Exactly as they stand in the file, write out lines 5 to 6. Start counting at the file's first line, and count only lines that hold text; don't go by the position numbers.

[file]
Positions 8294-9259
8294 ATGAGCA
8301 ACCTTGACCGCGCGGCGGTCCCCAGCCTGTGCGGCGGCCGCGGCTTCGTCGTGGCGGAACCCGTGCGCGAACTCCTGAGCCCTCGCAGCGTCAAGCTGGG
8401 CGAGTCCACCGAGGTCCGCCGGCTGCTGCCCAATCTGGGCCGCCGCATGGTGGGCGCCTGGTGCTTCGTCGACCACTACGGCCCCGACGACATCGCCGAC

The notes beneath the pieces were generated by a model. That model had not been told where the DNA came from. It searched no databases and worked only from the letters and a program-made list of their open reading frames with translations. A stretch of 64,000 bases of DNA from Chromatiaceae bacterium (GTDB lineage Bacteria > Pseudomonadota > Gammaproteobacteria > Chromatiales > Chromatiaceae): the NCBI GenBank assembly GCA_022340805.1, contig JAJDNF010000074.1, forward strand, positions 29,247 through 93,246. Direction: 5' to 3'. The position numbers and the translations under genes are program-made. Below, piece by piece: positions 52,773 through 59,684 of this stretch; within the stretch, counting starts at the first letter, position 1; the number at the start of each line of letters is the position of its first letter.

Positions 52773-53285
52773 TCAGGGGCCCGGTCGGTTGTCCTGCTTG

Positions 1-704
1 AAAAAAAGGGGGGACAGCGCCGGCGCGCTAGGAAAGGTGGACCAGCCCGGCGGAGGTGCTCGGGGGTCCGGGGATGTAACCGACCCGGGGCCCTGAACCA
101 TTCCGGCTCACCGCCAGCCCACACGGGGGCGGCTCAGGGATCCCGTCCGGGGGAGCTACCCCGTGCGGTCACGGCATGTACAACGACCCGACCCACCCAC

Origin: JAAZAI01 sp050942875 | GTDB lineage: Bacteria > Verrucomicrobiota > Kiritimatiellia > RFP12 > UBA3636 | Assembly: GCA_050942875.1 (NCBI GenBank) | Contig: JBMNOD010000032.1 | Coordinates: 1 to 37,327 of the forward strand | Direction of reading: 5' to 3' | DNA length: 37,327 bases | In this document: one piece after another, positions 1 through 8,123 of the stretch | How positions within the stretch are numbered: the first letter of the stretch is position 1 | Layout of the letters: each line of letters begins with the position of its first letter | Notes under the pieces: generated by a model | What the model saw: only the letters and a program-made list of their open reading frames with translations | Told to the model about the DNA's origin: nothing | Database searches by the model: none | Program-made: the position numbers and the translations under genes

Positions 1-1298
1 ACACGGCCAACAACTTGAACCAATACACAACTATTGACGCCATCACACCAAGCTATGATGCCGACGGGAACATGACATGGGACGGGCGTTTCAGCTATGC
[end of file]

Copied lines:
The notes beneath the pieces were generated by a model. That model had not been told where the DNA came from. It searched no databases and worked only from the letters and a program-made list of their open reading frames with translations. A stretch of 64,000 bases of DNA from Chromatiaceae bacterium (GTDB lineage Bacteria > Pseudomonadota > Gammaproteobacteria > Chromatiales > Chromatiaceae): the NCBI GenBank assembly GCA_022340805.1, contig JAJDNF010000074.1, forward strand, positions 29,247 through 93,246. Direction: 5' to 3'. The position numbers and the translations under genes are program-made. Below, piece by piece: positions 52,773 through 59,684 of this stretch; within the stretch, counting starts at the first letter, position 1; the number at the start of each line of letters is the position of its first letter.

Positions 52773-53285